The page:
Trusts And Trustees: What To Know

28 November 2018
 Categories: , Blog


When it comes to estate planning, it's recommended that you go beyond a last will and testament. Wills are important and serve a purpose, but estate planning experts recommend that you add several other components to make your estate plan complete. A revocable trust is a must-have estate instrument. Read on to learn more about this flexible and complete, yet simple estate planning tool.

What Revocable Trust Is

The word trust can be both confusing and bit intimidating to some. To help you understand what a trust is, you might want to consider it a bucket with all of your assets inside. The bucket contains things like your home, cars, bank accounts, and more. In fact, any item that can be listed in a will should instead be placed in the bucket. This bucket can be emptied and refilled at any time by the bucket's owner. That is what makes the trust revocable. It has the flexibility to be updated and changed as often as deemed necessary by the owner of the trust. Once the owner passes away, the trust becomes the responsibility of the trustee.

How a Trustee Is Like a Personal Representative

Just as you would appoint a personal representative to oversee your will, you should appoint a personal representative (or executor) to oversee the trust. The job of a personal representative is to file the will and send it through probate court. The job of the trustee, however, is vastly different in one way, because trusts do not have to pass through the probate or any other court. The trustee of a trust is able to skip the months of waiting for the probate court to probate the will and go straight to providing the beneficiaries with their inherited property. This means not only a quicker process but a more private process, since trusts are not public documents like wills are. After the death of the trust's owner, the trustee is empowered to immediately administer the trust.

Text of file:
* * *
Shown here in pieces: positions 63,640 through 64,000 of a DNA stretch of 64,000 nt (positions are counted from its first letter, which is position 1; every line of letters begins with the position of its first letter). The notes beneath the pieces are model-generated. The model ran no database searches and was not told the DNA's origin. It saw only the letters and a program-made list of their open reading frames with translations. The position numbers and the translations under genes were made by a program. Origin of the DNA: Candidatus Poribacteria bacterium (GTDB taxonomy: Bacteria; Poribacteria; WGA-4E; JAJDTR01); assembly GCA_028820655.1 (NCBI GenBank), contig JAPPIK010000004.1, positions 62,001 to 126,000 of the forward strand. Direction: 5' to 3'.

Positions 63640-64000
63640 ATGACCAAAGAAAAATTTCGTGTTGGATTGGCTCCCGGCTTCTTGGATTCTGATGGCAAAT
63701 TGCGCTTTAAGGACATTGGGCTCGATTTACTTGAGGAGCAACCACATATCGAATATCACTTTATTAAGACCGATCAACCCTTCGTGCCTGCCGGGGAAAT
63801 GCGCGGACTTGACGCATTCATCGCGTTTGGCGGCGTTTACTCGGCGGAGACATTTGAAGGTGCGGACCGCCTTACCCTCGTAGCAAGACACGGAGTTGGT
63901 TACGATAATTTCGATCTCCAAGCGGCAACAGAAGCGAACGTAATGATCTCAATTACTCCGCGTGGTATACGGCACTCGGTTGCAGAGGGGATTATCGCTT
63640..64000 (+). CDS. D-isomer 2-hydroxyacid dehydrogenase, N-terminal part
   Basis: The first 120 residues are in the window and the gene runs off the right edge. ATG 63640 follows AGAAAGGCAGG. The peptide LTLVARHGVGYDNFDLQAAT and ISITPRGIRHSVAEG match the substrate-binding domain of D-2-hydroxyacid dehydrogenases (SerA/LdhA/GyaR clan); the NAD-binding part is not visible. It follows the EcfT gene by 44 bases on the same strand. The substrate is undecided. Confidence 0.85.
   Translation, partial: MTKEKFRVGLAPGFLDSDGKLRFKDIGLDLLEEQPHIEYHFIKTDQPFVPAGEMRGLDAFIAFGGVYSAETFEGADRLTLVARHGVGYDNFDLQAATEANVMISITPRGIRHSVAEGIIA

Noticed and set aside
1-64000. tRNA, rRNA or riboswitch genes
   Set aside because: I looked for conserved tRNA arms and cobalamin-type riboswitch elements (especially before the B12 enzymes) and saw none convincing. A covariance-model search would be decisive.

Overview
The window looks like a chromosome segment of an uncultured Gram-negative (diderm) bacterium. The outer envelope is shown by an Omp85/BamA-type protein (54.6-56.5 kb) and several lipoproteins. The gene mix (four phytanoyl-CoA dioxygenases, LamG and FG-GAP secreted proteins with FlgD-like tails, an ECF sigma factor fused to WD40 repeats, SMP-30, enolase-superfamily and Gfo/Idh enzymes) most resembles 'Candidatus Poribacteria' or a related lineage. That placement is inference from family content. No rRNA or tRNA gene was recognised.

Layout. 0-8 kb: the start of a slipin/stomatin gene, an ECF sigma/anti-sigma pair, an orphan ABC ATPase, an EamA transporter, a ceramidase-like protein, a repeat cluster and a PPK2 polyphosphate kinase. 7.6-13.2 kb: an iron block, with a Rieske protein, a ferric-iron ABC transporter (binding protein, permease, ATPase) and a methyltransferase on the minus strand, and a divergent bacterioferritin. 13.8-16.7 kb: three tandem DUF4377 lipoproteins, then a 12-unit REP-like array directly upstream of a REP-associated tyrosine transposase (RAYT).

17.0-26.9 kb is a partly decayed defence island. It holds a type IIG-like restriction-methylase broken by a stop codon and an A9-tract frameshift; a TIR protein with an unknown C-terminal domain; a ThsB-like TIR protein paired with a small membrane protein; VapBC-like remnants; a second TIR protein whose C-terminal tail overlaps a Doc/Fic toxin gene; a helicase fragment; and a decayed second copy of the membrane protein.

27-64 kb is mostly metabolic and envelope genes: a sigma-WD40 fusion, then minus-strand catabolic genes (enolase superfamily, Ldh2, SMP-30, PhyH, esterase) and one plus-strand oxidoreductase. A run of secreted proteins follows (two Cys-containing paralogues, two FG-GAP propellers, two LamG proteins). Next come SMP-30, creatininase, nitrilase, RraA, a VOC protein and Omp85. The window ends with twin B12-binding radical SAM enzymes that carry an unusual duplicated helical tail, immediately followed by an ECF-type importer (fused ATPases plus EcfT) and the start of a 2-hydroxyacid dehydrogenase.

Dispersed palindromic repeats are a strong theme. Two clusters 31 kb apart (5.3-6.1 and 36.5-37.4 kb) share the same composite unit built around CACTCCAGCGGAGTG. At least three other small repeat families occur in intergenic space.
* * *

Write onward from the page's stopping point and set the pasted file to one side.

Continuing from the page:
The Duties of the Trustee

Trusts tend to have more flexibility when it comes to provisions and conditions. Where a will could face legal challenges if the deceased used certain conditions in a will, a trust allows the owner to set up financial arrangements that are more customized. For example, the trust can provide a given person with a sum money of money two times a year for four years so that they can attend college. That means that the job of the trustee is not over until all of its contents are distributed.

To learn more about revocable trusts, speak to an estate planning attorney.